Time Measurement

Writing is not the only thing one does as an academic however. A lot of time is also spent on reading, making notes, data collection and data analysis etc. Should we not measure those that actually contribute too the final product of our writing? What is the best way to measure these? I personally think the daily time spent on these activities should also be considered. This helps to minimize the feeling of unproductiveness if no significant words are written on those days when other academic activities take precedence. So, another good way to measure daily progress is the total time spent. Set a minimum time that you are willing to spend on a daily basis to work on your academic activities, including reading, literature review, etc. Your time target should be reasonable and something that you can achieve such as 1 or 2 hours a day. Setting a target too high will only decrease your motivation if you can’t achieve any at the end of each day.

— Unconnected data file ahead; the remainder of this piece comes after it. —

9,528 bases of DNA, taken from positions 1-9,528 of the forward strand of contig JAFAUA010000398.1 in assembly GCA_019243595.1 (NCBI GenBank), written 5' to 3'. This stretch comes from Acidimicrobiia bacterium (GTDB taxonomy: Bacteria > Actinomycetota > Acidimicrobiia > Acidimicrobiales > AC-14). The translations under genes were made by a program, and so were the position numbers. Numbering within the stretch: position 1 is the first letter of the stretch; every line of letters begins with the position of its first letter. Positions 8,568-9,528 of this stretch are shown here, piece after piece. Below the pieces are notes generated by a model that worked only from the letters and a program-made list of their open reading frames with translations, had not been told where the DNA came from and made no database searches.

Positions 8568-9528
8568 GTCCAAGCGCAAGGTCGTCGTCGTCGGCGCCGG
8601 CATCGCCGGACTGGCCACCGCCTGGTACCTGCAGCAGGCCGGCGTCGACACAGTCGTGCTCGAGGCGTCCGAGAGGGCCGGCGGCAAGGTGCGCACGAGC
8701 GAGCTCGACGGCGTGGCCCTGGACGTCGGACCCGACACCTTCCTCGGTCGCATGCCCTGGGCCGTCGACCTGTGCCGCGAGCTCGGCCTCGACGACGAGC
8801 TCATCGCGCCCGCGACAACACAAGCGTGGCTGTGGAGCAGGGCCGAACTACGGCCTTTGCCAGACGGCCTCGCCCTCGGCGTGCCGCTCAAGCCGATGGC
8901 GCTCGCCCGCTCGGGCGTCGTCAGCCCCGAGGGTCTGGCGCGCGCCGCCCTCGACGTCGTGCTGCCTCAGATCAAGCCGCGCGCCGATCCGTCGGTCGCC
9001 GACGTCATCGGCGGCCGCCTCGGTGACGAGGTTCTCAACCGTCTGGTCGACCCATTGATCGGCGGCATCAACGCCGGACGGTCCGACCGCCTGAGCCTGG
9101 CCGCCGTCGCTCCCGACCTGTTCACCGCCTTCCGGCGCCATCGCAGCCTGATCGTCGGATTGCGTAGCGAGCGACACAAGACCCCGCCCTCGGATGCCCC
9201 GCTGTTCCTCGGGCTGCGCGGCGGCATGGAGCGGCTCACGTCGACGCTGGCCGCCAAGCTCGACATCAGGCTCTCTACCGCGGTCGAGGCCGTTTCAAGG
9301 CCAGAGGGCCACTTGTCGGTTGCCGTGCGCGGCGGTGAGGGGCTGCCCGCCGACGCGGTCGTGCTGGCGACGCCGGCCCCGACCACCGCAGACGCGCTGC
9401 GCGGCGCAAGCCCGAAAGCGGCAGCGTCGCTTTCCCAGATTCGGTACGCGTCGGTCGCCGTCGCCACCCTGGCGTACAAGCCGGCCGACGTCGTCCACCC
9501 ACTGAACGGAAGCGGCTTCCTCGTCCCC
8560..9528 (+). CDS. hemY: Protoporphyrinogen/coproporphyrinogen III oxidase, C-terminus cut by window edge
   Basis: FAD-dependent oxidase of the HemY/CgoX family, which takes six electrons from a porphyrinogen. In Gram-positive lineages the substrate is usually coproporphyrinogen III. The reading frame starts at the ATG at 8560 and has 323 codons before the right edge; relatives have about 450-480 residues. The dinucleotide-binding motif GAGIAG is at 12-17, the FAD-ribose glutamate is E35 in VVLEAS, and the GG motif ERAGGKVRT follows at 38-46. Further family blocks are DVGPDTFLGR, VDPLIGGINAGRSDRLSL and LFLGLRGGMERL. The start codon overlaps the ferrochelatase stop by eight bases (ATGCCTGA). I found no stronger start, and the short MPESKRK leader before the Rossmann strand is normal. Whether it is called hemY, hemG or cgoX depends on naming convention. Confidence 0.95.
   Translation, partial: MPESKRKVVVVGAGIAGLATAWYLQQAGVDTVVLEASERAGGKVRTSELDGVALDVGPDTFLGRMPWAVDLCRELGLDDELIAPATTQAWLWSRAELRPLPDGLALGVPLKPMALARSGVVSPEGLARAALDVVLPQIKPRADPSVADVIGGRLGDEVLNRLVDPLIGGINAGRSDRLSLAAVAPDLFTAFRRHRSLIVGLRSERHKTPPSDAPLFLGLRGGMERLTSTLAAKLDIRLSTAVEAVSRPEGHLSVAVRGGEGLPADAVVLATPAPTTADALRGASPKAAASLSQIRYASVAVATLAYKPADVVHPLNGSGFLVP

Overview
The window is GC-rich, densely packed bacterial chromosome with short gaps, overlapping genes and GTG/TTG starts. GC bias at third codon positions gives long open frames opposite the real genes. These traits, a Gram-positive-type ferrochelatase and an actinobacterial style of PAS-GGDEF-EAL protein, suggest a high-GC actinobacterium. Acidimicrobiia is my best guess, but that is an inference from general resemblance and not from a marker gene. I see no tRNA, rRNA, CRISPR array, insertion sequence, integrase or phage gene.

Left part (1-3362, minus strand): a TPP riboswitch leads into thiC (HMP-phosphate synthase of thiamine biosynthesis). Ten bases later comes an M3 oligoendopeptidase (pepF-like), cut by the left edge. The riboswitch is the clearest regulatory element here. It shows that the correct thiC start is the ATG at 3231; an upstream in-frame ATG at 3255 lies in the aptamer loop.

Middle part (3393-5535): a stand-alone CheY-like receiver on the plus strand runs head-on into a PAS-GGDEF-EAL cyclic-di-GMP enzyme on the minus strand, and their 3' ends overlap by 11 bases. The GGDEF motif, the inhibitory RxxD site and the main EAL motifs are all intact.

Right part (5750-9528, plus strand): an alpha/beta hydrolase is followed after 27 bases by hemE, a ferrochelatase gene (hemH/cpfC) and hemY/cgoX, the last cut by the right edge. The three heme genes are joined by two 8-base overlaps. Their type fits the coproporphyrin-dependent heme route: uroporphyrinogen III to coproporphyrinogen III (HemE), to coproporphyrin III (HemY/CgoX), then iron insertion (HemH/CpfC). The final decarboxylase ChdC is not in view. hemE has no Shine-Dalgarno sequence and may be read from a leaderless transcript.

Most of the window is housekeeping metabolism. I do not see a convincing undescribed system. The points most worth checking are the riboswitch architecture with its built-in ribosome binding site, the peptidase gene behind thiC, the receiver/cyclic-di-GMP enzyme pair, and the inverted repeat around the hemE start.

Combining the two

It is viable to combine both word count and time spent measurements as the daily goal. In that way, you can measure word count when you are writing and time spent when you are working on other relevant academic activities. I also find it is beneficial to record daily progress together with some comments about what has been achieved or lack thereof so reflection is possible for self improvement. Another example of measurement is from Sarah Ford (who Tweets as @Sarah_M_Ford). She has a unique formula of calculating ‘score’ to measure her daily progress (learn more about it here).